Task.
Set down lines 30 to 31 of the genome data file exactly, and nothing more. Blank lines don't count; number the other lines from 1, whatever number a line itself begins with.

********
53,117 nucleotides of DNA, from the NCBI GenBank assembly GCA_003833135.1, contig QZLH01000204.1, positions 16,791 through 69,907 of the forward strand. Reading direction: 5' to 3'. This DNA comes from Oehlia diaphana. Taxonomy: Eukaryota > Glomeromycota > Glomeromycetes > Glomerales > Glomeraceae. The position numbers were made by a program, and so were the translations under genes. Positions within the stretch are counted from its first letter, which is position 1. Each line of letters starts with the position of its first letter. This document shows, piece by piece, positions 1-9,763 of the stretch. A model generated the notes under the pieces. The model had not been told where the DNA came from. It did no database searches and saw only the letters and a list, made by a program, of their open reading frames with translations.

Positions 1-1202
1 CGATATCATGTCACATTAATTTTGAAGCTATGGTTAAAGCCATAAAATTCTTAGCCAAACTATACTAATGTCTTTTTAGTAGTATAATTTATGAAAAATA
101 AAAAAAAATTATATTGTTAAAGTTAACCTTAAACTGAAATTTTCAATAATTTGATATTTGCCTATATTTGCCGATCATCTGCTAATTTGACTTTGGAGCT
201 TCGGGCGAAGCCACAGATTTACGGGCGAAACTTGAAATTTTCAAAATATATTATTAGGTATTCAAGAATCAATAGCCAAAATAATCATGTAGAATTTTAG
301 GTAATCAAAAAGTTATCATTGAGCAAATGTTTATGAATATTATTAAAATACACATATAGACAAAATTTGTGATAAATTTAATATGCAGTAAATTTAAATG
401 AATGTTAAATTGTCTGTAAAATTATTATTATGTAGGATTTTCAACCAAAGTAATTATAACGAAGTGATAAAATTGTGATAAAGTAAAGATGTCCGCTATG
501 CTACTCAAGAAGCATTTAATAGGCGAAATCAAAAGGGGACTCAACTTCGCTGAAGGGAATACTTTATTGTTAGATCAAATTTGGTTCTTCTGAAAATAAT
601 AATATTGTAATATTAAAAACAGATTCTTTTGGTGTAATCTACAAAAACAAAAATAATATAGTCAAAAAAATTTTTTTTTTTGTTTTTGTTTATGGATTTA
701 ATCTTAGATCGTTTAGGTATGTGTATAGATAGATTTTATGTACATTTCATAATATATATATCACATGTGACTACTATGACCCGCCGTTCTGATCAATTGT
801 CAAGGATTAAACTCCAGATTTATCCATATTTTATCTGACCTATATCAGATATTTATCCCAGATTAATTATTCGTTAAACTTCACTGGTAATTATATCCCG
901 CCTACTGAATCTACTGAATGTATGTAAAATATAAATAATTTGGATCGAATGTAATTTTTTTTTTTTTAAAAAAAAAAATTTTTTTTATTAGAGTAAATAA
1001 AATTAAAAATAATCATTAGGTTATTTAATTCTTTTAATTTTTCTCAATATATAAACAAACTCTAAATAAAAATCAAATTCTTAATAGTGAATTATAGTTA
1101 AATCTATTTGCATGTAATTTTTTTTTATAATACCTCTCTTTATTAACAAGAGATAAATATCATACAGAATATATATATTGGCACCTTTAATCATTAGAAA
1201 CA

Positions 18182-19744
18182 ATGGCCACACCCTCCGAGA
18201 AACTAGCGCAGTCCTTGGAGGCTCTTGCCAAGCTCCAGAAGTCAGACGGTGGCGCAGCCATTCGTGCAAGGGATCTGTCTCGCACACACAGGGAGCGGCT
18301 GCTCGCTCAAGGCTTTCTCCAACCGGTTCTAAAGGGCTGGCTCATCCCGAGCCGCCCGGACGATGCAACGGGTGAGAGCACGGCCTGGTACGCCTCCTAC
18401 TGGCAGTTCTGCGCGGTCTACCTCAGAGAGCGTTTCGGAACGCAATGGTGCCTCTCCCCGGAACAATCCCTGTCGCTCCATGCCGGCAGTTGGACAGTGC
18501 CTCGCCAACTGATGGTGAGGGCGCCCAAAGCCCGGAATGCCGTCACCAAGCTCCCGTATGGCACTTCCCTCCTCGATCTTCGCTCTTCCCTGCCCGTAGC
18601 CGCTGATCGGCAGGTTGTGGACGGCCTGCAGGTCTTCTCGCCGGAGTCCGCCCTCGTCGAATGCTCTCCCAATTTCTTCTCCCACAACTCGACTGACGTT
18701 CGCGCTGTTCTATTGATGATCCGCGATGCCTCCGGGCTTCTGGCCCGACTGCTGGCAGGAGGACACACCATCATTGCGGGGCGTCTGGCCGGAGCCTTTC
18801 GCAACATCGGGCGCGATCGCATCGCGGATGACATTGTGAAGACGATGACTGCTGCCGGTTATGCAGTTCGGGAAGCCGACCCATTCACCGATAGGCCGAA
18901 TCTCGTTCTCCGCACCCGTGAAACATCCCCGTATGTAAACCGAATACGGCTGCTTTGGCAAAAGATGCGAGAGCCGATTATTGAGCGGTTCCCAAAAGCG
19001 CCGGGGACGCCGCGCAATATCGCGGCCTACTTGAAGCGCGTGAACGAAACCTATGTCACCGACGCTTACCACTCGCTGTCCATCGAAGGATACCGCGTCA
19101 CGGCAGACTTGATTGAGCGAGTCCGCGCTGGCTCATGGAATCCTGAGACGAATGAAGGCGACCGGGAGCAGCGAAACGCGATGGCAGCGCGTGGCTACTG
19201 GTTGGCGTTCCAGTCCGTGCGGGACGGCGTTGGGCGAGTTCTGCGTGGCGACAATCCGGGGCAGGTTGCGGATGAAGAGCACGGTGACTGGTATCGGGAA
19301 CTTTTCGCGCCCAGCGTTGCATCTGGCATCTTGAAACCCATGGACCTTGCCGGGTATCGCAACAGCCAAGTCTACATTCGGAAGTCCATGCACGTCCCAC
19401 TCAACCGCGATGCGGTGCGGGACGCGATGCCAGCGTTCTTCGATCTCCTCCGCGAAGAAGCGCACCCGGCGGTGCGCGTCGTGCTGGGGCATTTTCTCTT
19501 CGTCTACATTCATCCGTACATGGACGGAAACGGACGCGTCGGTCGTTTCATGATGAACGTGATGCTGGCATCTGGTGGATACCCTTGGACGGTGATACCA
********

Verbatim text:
19401 TCAACCGCGATGCGGTGCGGGACGCGATGCCAGCGTTCTTCGATCTCCTCCGCGAAGAAGCGCACCCGGCGGTGCGCGTCGTGCTGGGGCATTTTCTCTT
19501 CGTCTACATTCATCCGTACATGGACGGAAACGGACGCGTCGGTCGTTTCATGATGAACGTGATGCTGGCATCTGGTGGATACCCTTGGACGGTGATACCA